Maths - The key to better numeracy? Beads
A new currency is flooding Dunbar. By the summer, there could be 100,000 multicoloured beads percolating through the small East Lothian town and surrounding countryside, and children should be much better at their sums.
The ambitious project aims to involve the whole 13,000-strong community in improving children's basic numeracy. Dozens of shopkeepers have been supplied with a stash of beads, one of which is given to a child each time he or she correctly works out the cost of their purchases or the change owed.
A close eye is being kept back at Dunbar Primary on the running totals. At the end of the school year, the class with the most beads will win a day out. "It's really taken off," said Lindsey Barley, the teacher behind the idea. "Some kids have already collected 100 beads."
The bead contest is just one part of a year-long numeracy project, Together We Count (www.togetherwecount.com). This follows another of Ms Barley's brainchilds, Dunbar Reads Together, which encouraged dozens of volunteers to boost literacy and raise the profile of reading by sharing book chat with the town's children. The idea has since been taken up by six other Scottish authorities, as well as Essex and Northumberland in England.
But numeracy presented a challenge that literacy did not: it is socially acceptable to be bad with numbers.
"I'd be rich if I had a pound for every time I've heard a parent say, `My Jimmy's no good at maths, but neither was I,'" said Ms Barley, who worked in the stock market as a fund manager before going into teaching. "It's shocking the attitude that some people have."
Now, throughout the year, every child wears a lanyard displaying their favourite number fact, which changes once a week.
Local businesses are fuelling that enthusiasm. A bicycle shop has hidden water bottles for children to count and they can learn to check tyre pressures and design a bike.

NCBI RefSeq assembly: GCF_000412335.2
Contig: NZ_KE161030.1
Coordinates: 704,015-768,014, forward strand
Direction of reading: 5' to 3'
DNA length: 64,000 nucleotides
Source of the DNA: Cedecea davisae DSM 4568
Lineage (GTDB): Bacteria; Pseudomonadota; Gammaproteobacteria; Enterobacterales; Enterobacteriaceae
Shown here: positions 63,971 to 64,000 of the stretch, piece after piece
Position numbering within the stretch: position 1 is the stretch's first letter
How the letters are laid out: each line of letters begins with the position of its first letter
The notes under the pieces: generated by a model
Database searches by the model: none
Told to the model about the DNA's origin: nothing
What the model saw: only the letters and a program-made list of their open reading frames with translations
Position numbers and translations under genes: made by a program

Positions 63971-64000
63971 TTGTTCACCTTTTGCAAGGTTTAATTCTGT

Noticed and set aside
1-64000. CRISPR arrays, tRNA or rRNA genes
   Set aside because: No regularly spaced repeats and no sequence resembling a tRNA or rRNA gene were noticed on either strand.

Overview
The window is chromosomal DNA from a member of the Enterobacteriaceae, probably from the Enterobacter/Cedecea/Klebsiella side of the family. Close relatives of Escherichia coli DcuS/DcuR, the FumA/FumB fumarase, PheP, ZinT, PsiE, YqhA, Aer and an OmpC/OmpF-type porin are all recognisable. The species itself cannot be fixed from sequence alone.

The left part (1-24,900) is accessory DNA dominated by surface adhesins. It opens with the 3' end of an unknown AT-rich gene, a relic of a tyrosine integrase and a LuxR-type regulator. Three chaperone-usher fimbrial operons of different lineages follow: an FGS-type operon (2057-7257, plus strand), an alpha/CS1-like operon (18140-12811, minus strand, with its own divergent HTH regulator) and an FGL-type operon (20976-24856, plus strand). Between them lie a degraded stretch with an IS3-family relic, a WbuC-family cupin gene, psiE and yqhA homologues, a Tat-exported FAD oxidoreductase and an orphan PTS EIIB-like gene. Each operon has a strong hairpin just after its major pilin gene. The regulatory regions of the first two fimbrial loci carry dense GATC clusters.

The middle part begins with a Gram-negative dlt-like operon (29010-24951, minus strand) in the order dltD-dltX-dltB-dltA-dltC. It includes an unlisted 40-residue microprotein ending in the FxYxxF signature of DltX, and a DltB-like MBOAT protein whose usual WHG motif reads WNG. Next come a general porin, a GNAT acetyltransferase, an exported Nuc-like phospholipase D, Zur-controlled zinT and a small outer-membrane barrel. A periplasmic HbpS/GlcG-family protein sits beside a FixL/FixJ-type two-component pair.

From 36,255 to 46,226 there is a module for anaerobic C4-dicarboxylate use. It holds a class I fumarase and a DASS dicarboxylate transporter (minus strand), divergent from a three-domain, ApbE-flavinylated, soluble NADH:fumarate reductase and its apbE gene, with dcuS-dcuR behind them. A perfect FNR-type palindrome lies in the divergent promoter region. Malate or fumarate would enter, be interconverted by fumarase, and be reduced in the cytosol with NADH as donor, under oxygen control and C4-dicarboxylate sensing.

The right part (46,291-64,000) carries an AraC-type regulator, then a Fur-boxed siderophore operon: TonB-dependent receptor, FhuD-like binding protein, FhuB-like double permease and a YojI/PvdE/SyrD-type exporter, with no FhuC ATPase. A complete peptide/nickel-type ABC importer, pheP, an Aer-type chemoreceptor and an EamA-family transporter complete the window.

At Torness nuclear power station, children get a little orange mascot - and the chance to win an iPod - if they complete a measuring and counting questionnaire; the power station's visitor numbers have gone up 750 per cent since it got involved.
There are challenges throughout the school year, with prizes of hot chocolate, ice cream and extra play time. One, in the October holidays, asked children to cycle a woodland route to look for number puzzles.
"I've never met a child who can't improve numeracy through games," said Ms Barley, who has just taken up the role of depute head at Pencaitland Primary, also in East Lothian.
She added that assessments at the start and end of the year would measure students' progress; early signs suggested that scores may have improved dramatically.
Carol Copstick, a senior officer with Education Scotland, praised Together We Count at a national maths conference in Glasgow last week: "The work they're doing in Dunbar, in getting the whole community involved, is great. We are looking at it quite closely."
Other speakers at the conference organised by charity Children in Scotland, including Angus Council numeracy support officer Carol Lyon, talked about "huge increases" in children's motivation when maths was treated as an open-ended puzzle rather than a series of rigid techniques.
There was a boost for Angus and five other authorities when Jeff Maguire of the Scottish government's Learning Directorate said that money was likely to be available for another year for their trial "numeracy hubs", which explore new approaches to number skills. Initial funding is due to run out in March.
"Teachers in England envy you," said Maulfry Worthington, co-founder of the Children's Mathematics Network website, at the Glasgow conference. Scottish teachers seemed free to explore different approaches to maths but this was not true south of the border, she added.